So you want a lot of engineering at the source. A channel built down the slope of the reservoir, in a parabolic shape. A design that can not be left to chance. Nature seems to prefer the 'splat' option, the waterfalls. Straight down.

Once you get the engineering at the head end, and the engineering to direct the flow at the base in a single direction instead of fanning out, then you can decide if that ten tons of water has enough energy to carry the ten tons of soil, or whatever the mass actually is. If it is more than ten tons, far more energy is needed. If it ls less than ten tons, not as much energy is needed. That is an engineering calculation - how much material needs to be moved, how far it has to be moved, and the energy needed to first accelerate it (inertia) then to overcome friction. We can't know that until the actual material is known, how high the head end is (potetial energy due to gravity), and how much water is moving.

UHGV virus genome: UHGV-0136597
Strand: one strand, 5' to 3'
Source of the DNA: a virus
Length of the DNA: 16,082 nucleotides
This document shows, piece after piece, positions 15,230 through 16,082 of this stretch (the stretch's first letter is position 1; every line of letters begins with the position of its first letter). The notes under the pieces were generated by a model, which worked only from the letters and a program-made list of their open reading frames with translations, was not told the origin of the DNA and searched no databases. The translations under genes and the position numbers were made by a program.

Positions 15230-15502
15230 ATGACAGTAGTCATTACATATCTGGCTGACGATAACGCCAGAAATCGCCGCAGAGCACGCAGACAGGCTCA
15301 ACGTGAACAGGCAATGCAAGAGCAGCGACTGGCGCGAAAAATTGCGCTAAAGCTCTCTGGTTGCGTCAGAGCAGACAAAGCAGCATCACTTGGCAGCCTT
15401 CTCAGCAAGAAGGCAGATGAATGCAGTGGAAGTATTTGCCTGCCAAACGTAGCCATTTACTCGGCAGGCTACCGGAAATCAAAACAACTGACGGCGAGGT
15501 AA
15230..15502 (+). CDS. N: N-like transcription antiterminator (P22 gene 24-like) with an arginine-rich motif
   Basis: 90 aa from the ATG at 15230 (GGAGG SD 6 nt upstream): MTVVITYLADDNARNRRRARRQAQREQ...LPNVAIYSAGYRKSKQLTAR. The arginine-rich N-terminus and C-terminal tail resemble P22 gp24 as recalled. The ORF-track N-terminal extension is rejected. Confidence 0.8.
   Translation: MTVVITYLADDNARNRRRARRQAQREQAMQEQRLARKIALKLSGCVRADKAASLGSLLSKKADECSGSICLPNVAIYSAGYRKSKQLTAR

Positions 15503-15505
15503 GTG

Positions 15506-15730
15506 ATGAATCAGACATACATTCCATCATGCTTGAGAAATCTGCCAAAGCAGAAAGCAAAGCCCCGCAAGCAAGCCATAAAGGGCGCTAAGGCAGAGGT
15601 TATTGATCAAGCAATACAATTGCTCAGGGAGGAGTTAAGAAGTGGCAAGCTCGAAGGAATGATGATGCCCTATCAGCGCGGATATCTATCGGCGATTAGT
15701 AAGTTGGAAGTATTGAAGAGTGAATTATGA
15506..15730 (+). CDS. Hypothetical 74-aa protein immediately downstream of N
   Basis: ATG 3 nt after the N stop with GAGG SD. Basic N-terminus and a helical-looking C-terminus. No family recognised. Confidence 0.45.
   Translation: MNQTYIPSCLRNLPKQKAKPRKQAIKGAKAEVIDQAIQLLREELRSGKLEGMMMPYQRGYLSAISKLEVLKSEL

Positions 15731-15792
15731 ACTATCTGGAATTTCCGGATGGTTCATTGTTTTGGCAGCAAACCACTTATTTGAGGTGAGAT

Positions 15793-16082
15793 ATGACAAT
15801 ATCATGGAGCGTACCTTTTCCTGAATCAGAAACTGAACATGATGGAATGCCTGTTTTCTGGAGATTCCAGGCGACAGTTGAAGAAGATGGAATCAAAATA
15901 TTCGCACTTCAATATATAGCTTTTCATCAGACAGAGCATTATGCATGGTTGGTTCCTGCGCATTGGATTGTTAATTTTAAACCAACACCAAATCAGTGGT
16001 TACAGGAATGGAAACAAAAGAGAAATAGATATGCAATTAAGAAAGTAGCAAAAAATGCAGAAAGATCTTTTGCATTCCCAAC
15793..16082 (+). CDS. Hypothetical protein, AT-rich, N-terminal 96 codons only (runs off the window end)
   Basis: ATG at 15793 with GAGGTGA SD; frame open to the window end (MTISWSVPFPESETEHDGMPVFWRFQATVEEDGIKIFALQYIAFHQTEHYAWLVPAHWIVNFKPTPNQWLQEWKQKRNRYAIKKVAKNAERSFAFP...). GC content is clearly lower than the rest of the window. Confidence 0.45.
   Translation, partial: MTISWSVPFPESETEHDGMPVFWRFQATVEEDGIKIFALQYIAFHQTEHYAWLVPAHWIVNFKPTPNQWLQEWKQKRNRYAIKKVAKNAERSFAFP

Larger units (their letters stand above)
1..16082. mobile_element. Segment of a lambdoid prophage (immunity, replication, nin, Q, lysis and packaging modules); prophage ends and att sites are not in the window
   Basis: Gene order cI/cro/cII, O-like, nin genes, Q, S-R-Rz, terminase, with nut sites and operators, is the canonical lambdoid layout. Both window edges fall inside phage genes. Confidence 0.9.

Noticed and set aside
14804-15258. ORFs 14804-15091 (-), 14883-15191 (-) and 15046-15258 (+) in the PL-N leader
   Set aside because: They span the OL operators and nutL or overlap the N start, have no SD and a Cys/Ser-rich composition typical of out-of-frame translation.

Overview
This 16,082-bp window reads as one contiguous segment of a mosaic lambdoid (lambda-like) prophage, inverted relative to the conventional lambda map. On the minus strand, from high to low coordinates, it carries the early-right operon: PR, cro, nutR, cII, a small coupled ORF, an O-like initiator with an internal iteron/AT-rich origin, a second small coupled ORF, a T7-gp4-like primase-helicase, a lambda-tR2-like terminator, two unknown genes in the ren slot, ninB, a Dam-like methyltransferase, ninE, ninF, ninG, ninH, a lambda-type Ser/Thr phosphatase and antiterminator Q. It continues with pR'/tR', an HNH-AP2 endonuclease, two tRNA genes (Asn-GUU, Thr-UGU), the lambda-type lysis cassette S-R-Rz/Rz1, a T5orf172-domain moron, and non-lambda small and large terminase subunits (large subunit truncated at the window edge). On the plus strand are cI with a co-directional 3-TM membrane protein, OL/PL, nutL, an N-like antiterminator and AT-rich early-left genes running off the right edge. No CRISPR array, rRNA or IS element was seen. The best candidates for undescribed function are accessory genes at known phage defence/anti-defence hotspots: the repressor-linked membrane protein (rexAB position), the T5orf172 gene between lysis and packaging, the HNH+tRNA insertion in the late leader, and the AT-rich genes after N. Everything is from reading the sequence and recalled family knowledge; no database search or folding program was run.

One thing is for sure - in order for the water to reach the river, it needs to be directed. Is there a natural path for the water to follow, or is the land almost flat? The flatter the land, the more the water just wants to spread out, dissipating its energy over a very wide area. In a fan, the area squares as the distance from the source, so the water very quickly loses the ability to carry any material as it moves further out from the source.